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Hands-On With Omega’s Aqua Terra >15,000 Gauss Watch

Hands-On With Omega's Aqua Terra >15,000 Gauss Watch Hands-On

We covered news of Omega’s anti-magnetic 8508 calibre when it was announced back in January. The movement was shown fitted in an Omega Aqua Terra model which is now available for purchase as the Omega Aqua Terra >15,000 Gauss. Using a special version of Omega’s co-axial 8500 series, the >15,000 Gauss is the world’s first completely anti-magnetic watch. While other brands have a long history of producing magnetic-resistant watches like the Rolex Milgauss or the IWC Ingenieur, Omega’s solution is not to shield the movement but rather to produce the movement using non-ferrous materials.

Hands-On With Omega's Aqua Terra >15,000 Gauss Watch Hands-On

Capable of withstanding magnetic fields in excess of 15,000 Gauss (1.5 Tesla), thanks to the construction of the movement, the AT >15,000 Gauss (ref comes fitted with a sapphire display case back, a design not possible in magnetically-shielded watches. The 8508 is otherwise a very recognizable member of the calibre 8500 family, with automatic winding, a co-axial escapement, 60 hours of power reserve and Omega’s Si14 silicon balance spring. This technologically advanced movement design is the result of a partnership between Omega, ETA, Asulab and Nivarox FAR.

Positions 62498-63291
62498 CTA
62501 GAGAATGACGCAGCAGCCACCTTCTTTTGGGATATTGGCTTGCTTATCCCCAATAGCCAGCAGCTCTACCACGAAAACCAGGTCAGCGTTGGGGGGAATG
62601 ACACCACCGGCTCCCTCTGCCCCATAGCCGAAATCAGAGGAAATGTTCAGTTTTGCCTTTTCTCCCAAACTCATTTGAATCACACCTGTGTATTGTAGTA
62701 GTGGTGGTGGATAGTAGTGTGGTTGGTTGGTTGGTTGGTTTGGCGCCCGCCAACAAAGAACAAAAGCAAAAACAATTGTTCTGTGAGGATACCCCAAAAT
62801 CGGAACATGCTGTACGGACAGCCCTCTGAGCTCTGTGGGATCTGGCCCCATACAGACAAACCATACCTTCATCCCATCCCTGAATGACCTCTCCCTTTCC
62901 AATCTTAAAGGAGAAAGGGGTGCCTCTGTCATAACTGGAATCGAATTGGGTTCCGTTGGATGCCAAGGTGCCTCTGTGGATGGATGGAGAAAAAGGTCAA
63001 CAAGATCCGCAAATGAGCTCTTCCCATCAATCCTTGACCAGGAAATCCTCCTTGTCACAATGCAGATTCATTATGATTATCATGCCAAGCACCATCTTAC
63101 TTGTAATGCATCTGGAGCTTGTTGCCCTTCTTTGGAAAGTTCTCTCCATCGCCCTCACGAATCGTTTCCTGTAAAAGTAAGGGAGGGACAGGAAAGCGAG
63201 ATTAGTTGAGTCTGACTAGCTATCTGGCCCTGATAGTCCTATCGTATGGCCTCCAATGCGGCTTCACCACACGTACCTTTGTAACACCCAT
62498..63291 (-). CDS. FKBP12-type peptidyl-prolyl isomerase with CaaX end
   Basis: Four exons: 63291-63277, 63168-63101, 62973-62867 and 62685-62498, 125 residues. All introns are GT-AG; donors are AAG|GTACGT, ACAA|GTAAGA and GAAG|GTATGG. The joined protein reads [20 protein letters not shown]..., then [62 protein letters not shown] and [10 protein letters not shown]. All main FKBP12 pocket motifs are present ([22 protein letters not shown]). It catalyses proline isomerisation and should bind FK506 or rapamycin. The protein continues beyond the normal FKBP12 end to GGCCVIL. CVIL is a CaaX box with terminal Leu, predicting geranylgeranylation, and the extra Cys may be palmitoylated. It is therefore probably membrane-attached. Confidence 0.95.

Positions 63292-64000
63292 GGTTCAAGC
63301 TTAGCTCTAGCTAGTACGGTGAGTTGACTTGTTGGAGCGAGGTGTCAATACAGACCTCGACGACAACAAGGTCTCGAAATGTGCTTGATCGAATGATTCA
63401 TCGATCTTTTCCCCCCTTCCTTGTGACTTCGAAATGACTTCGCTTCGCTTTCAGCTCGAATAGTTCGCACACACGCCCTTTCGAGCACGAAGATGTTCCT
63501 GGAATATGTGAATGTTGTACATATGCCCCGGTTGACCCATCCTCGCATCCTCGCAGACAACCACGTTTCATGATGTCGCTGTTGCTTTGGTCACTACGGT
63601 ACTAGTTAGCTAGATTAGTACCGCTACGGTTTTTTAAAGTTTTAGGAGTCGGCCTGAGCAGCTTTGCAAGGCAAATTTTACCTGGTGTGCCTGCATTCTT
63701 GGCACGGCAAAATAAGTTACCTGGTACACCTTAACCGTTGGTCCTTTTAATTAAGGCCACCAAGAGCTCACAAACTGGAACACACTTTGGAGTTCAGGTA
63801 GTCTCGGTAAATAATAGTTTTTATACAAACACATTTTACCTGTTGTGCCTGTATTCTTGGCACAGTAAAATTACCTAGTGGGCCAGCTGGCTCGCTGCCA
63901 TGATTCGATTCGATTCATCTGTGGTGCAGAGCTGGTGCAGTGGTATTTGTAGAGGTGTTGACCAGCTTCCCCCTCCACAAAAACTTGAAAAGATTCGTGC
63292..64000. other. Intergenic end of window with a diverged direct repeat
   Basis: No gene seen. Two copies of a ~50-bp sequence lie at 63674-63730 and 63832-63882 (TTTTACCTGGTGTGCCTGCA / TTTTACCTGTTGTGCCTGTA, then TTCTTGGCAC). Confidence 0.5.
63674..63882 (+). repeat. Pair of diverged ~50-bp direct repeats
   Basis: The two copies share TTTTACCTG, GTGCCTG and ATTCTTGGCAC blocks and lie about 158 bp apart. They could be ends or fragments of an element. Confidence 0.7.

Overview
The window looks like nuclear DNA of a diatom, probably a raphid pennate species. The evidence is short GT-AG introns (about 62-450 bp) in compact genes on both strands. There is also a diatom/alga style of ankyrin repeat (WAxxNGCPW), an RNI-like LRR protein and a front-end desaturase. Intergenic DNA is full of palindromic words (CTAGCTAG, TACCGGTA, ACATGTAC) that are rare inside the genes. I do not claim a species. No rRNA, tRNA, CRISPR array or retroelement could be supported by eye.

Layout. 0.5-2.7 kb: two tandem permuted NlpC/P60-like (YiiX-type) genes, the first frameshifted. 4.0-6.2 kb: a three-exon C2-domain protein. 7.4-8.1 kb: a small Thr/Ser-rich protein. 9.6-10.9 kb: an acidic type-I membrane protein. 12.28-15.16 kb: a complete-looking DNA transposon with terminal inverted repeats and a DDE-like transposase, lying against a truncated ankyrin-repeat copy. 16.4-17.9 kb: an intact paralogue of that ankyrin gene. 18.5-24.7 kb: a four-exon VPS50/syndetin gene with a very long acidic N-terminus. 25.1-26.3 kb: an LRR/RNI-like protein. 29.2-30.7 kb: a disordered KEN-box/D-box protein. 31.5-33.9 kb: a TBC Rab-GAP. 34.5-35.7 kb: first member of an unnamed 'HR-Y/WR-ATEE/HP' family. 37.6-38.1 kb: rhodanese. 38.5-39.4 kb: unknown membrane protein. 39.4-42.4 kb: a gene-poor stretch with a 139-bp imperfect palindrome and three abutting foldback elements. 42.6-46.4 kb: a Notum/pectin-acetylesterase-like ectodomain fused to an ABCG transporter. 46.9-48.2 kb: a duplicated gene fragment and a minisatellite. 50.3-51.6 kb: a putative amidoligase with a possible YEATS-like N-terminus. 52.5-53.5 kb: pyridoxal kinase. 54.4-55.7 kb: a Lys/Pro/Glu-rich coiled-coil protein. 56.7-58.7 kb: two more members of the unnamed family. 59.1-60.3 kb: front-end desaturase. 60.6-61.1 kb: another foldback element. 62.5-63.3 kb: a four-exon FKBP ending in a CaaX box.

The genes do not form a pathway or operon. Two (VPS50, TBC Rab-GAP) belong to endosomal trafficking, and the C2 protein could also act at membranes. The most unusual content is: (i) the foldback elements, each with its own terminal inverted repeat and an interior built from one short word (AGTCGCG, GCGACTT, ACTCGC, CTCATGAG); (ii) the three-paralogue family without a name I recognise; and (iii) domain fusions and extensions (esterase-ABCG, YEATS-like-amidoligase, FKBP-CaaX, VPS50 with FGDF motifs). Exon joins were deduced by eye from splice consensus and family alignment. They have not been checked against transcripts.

Hands-On With Omega's Aqua Terra >15,000 Gauss Watch Hands-On

Magnetism is a huge factor in the accurate performance of a watch and demagnetization is a common step when servicing a watch. The >15,000 Gauss is capable of withstanding a 15,000 gauss magnetic field without losing the ability to maintain COSC timing. While anti-magnetism may be a passive feature, it is a big innovation in movement design and Omega is so happy with this new movement that they plan on implementing the technology into all of their watches by 2017.

Hands-On With Omega's Aqua Terra >15,000 Gauss Watch Hands-On

Hands-On With Omega's Aqua Terra >15,000 Gauss Watch Hands-On

The Omega Aqua Terra >15,000 Gauss sports a steel 41.5mm case and its recognizable, teak-style black dial has a yellow lacquer treatment that is very subtle but works well with the yellow dial accents and distinctive seconds hand. It’s hard not to like the Aqua Terra design and, much like the green AT Golf, I like the splash of color added to the >15,000 Gauss version.